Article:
Aquanomics: Water Markets and the Environment, edited by B. Delworth Gardner and Randy T Simmons

California Dreaming: Lessons on How to Resolve America’s Public Pension Crisis, by Lawrence J. McQuillan


2) ‘Free’ College and a Better Alternative

Should America provide tuition-free college to every high-school grad? President Obama and Sen. Bernie Sanders are campaigning for it, but whether this would be a good investment for the nation is an entirely different matter. One reason to raise doubts, according to Independent Institute Research Fellow Vicki E. Alger, is that while high-school graduation rates may be at all-time highs, many grads are woefully unprepared for the rigors of higher education.

Citing the National Assessment of Educational Progress—the nation’s report card—Alger writes, “just one-quarter of students score proficient or better in math and only slightly more than one-third (36 percent) are proficient in reading.” The promise of a free college education would only push those academic deficiencies into the nation’s colleges, particularly community colleges, where, Alger writes, “barely one in five students earns a degree in five years.”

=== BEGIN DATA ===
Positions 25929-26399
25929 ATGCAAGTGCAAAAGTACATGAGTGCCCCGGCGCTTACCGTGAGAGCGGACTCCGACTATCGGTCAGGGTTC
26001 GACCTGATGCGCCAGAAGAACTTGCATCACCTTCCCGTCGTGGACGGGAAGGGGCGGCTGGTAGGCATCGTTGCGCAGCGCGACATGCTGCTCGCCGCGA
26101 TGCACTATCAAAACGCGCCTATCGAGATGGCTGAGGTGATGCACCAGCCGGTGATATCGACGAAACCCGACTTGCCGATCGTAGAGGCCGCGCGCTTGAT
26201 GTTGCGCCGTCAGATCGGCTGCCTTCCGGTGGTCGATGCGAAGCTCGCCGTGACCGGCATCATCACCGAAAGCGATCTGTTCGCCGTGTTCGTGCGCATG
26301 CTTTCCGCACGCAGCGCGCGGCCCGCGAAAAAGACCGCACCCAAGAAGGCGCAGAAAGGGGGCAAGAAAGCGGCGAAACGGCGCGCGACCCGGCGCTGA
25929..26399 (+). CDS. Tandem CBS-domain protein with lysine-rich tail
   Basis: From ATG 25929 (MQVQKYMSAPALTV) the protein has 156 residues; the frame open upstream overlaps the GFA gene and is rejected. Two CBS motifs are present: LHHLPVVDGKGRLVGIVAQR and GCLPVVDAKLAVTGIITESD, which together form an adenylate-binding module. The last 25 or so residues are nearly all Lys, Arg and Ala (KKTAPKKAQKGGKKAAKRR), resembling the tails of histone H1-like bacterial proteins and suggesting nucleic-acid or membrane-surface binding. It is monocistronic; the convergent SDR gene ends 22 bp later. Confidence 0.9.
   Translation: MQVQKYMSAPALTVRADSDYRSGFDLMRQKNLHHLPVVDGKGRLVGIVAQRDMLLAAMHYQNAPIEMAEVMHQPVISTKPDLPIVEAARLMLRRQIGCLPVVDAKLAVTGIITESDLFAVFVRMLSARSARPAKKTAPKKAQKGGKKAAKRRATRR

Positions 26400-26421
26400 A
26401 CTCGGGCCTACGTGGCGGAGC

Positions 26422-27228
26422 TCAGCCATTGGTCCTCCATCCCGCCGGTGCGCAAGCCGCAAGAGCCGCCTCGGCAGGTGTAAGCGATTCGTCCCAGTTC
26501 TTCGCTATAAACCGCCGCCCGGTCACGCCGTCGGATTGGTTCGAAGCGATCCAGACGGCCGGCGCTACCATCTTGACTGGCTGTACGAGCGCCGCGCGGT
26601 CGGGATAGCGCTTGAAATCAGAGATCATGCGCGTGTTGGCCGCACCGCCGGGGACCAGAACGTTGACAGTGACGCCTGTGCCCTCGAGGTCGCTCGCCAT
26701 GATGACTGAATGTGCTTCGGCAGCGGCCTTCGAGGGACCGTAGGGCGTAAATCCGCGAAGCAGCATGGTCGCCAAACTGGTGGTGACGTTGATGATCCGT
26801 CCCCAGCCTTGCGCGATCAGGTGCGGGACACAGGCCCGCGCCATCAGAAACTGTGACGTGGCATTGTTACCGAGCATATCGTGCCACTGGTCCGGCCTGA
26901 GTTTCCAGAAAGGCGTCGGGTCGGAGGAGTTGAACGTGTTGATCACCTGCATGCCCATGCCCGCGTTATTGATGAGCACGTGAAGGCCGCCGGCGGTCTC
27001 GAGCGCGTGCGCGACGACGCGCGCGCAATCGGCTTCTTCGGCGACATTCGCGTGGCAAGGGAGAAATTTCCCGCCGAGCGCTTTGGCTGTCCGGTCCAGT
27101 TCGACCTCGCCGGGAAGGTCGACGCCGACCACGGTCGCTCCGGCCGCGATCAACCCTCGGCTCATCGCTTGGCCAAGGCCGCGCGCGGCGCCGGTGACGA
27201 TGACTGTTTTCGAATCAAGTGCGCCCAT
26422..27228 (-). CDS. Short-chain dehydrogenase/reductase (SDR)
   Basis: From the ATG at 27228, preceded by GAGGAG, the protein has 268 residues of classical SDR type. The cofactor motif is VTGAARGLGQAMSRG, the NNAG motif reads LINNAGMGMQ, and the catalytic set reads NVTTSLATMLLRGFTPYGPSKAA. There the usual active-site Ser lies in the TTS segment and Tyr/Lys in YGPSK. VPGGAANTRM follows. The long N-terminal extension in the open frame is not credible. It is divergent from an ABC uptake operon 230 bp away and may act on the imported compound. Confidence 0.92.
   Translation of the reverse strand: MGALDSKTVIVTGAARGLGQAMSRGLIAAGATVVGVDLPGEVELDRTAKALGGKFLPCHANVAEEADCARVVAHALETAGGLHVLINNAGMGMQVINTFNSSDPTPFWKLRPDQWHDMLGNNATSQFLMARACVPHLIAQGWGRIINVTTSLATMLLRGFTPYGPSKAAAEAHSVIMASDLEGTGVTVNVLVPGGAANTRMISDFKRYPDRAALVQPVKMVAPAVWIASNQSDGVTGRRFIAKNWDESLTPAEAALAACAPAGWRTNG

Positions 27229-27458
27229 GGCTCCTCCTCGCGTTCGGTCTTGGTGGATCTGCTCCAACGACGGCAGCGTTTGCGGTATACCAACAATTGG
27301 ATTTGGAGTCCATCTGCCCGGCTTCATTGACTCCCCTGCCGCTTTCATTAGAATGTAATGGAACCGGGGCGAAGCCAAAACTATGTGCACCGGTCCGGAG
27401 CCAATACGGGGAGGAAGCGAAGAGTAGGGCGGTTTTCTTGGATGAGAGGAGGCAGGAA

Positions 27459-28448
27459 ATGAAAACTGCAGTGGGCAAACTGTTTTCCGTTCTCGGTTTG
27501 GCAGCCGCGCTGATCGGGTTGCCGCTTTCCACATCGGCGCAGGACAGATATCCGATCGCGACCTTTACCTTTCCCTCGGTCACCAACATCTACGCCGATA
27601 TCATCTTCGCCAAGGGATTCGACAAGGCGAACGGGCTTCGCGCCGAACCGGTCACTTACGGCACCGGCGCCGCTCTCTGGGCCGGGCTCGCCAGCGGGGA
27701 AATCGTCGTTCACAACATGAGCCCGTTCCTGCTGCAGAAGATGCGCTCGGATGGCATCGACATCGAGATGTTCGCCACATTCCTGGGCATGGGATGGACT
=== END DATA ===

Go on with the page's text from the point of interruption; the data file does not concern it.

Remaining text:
Rather than offering “free” college (a misnomer, because taxpayers would get stuck with a larger tab), Alger advocates an alternative that would better align the incentives of students, taxpayers, and schools: replacing all government student loans with performance grants (and only for needy students). If the recipient doesn’t perform well academically, the grant would convert to a loan. “With this reform,” she writes, “schools, two- and four-year alike, would have to compete for students and their associated grant funding, which would exert powerful pressure on schools to control costs, keep program quality high, and offer more generous institutional aid—or risk losing students to other institutions.”

We Can’t Afford ‘Free’ College, by Vicki E. Alger (Washington Examiner, 2/8/16)

Forthcoming book: Failure: The Federal Misedukation of America’s Children, by Vicki E. Alger


3) The Wealth Gap of Nations